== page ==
A.8 Discontinuity estimates of the effects of affirmative action bureaucrats on MGNREGA implementation . . . . . . . . . . . . . . . . . . . . . . . . . . .

9

A.9 Mechanisms for the effects of affirmative action bureaucrats on MGNREGA implementation . . . . . . . . . . . . . . . . . . . . . . . . . . . . . . . . . .

10

A.10 Scores on the subjective oral interview or personality test component of the UPSC exam . . . . . . . . . . . . . . . . . . . . . . . . . . . . . . . . . . . .

1

11

Table A.1: Summary statistics

Ln households received 100+ days of NREGA employment Ln person days of NREGA employment Ln person days of NREGA employment for SCs/STs Prop. of NREGA expenditures on materials Ln households received 100+ days of NREGA employment, standardized Ln person days of NREGA employment Ln person days of NREGA employment for SCs/STs, standardized Prop. of NREGA expenditures on materials, standardized Prop. affirmative action bureaucrats Prop. affirmative action senior bureaucrats Bureaucrats’ ln exam rank Prop. minority bureaucrats Prop. affirmative action early-career bureaucrats Prop. affirmative action early-career senior bureaucrats Early-career bureaucrats’ ln exam rank Prop. early-career minority officers Bureaucrats’ age Prop. female bureaucrats Bureaucrats’ degree class Prop. local bureaucrats Bureaucrats’ years experience Positive rainfall shock dummy Negative rainfall shock dummy Prop. Congress MLAs Prop. BJP MLAs Prop. MLAs in state gov. Prop. MLAs reserved for Scheduled Castes Prop. MLAs reserved for Scheduled Tribes

Notes: See text for details.

2

Obs.

Mean

Std. Dev.

Min.

Max.

2,047 1,292 2,024 1,532 2,047 1,292 2,024 1,532 2,047 2,047 2,047 2,047 2,047 2,047 2,047 2,047 2,047 2,047 2,047 2,047 2,047 2,047 2,047 2,047 2,047 2,047 2,047 2,047

7.94 14.63 13.70 28.83 0.00 0.03 0.00 -0.00 0.42 0.18 4.17 0.57 0.41 0.10 4.20 0.57 34.21 0.18 1.36 0.25 5.73 0.19 0.39 0.26 0.29 0.43 0.16 0.12

1.66 1.13 1.34 10.84 1.00 0.97 0.98 1.00 0.42 0.35 1.08 0.43 0.34 0.22 0.87 0.35 4.13 0.33 0.59 0.38 3.27 0.40 0.49 0.29 0.34 0.34 0.18 0.27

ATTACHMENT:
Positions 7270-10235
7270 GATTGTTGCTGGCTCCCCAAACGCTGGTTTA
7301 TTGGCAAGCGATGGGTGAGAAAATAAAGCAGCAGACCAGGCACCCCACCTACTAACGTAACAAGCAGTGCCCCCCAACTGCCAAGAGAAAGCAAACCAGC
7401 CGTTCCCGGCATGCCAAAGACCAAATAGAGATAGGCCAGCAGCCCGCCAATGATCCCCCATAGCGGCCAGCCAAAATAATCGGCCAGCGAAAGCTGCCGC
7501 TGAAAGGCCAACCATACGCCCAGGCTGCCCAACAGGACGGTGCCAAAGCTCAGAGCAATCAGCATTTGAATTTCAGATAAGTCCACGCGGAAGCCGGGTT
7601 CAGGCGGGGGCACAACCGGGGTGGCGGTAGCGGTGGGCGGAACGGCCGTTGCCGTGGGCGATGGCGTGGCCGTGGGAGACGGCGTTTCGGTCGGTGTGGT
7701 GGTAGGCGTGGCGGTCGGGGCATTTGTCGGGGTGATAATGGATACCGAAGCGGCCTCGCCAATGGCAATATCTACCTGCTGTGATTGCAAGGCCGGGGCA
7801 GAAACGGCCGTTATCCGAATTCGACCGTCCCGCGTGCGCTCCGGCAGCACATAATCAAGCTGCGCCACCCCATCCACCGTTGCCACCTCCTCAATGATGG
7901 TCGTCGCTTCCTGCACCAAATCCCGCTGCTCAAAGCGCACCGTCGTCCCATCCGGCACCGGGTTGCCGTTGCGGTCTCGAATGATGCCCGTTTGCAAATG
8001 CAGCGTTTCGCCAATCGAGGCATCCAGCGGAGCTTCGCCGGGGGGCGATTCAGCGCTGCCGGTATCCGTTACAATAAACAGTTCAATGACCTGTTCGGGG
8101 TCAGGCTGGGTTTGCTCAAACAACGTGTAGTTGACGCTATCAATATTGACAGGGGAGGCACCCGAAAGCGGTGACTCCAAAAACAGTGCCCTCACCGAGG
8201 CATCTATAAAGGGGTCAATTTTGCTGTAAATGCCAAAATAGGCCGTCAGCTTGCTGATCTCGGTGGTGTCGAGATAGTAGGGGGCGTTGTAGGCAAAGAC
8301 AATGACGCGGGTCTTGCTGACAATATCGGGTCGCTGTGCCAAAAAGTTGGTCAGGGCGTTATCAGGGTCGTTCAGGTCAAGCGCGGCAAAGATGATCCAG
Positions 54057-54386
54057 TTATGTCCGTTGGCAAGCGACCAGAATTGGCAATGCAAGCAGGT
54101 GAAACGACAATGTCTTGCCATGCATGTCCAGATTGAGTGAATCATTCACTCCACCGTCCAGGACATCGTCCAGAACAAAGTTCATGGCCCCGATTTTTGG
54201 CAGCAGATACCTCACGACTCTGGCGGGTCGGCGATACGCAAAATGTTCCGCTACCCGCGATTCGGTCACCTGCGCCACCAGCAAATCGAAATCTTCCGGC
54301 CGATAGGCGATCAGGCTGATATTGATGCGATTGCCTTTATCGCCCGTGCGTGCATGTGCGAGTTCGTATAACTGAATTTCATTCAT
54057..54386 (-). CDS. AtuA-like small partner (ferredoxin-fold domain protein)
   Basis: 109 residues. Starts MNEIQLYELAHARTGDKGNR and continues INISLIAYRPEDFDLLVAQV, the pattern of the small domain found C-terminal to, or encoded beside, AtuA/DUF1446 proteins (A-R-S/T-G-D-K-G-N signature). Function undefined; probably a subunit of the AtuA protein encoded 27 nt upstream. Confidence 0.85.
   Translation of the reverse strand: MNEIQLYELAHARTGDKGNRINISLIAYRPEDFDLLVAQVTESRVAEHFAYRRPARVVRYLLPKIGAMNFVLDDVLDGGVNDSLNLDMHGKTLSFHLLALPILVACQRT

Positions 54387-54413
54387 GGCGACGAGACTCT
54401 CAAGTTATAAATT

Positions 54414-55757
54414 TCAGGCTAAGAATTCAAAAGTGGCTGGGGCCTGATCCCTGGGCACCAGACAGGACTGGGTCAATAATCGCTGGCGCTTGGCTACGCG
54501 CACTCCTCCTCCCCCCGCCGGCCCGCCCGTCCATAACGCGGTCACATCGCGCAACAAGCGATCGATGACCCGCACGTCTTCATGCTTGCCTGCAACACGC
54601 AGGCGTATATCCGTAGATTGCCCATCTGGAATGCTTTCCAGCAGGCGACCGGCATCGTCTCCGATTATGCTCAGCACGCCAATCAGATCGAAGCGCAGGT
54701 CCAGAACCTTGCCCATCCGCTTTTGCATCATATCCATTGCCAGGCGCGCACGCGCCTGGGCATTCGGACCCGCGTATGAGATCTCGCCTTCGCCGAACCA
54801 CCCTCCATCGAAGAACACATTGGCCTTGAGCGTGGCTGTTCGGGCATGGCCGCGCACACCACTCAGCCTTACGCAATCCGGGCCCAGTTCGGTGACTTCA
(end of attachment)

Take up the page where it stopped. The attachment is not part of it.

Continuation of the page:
0.69 10.77 8.98 0.15 -4.37 -3.30 -3.46 -2.64 0.00 0.00 0.00 0.00 0.00 0.00 0.00 0.00 24.50 0.00 1.00 0.00 0.06 0.00 0.00 0.00 0.00 0.00 0.00 0.00

11.75 17.36 16.58 68.28 2.29 2.39 2.11 3.63 1.00 1.00 6.82 1.00 1.00 1.00 6.82 1.00 56.00 1.00 3.00 1.00 21.10 1.00 1.00 1.00 1.00 1.00 1.00 1.00

3 Y 1,985 0.44

-5971.70 [39114.01] -5420.82 [4466.00] 175880.99∗∗∗ [54358.94] -23518.41 [19758.15] -65248.75∗ [33640.70] 15863.07∗∗ [7963.04] -94881.52∗ [50679.44] 14906.14 [41072.48] -110076.23 [69344.75] 276310.16∗∗∗ [104522.95] -72965.52 [72091.94] 57962.83 [86333.86] -491991.69∗∗∗ [65833.78]

Ln literates 2

Y 1,985 0.58

-10324.33 [15192.60] -2196.14 [1676.18] 30875.57∗ [17769.62] -205.60 [6622.22] -3411.14 [9790.12] 747.92 [2108.05] -29251.28∗ [17544.65] -2403.52 [13077.90] -86349.02∗∗∗ [25650.29] 13843.82 [26832.57] -6837.80 [21219.58] 175018.13∗∗∗ [46352.58] -158048.33∗∗∗ [20055.82]

Ln Scheduled Castes 3

Y 1,985 0.51

8243.24 [10215.33] -2064.07∗∗ [898.15] 30996.01∗∗∗ [10430.38] -1541.31 [7503.62] 7735.52 [8808.65] 3836.90∗∗∗ [1471.12] -20625.01∗ [11883.01] -856.95 [9807.26] -30170.38∗ [18204.47] -68637.00∗∗∗ [18048.95] 700.41 [17544.09] -36715.39∗∗∗ [13024.17] 428353.57∗∗∗ [33642.40]

Ln Scheduled Tribes 4

Y 1,971 0.22

98.09 [84.38] 1.10 [5.83] 46.74 [72.83] 5.75 [26.03] -3.84 [57.58] -0.68 [7.16] -153.92∗∗ [73.20] -71.72 [56.54] -602.62∗∗∗ [104.75] -470.18∗∗∗ [98.28] 124.66∗ [72.57] -395.55∗∗ [167.31] -51.90 [84.99]

Ln villages 5

Y 1,971 0.22

79.95 [75.46] -0.30 [5.39] 51.70 [67.26] 3.93 [23.44] 2.90 [50.45] -0.51 [6.56] -145.85∗∗ [67.42] -64.22 [51.23] -547.99∗∗∗ [92.81] -437.12∗∗∗ [90.20] 100.99 [66.02] -352.85∗∗ [144.89] -50.81 [80.52]

Ln vill. with power 6

Y 1,971 0.31

93.06 [67.32] -0.59 [4.84] 109.54∗ [61.77] 2.52 [20.42] -5.07 [40.44] 1.16 [5.41] -133.05∗∗ [59.56] -44.00 [46.93] -447.88∗∗∗ [78.88] -335.06∗∗∗ [74.90] 112.11∗ [57.02] -415.58∗∗∗ [135.32] -153.37∗∗ [70.04]

Ln vill. with roads 7

Y 1,971 0.22

82.97 [75.88] -0.10 [5.43] 50.01 [67.33] 5.25 [23.58] 6.56 [51.70] -0.82 [6.63] -146.39∗∗ [67.48] -64.04 [51.46] -552.81∗∗∗ [94.51] -439.95∗∗∗ [90.83] 98.48 [66.76] -350.11∗∗ [145.88] -51.20 [80.60]

Ln vill. with educ. inst. 8

Notes: Standard errors are clustered by state-year. * p < 0.10, ** p < 0.05, *** p < 0.01. See text for details.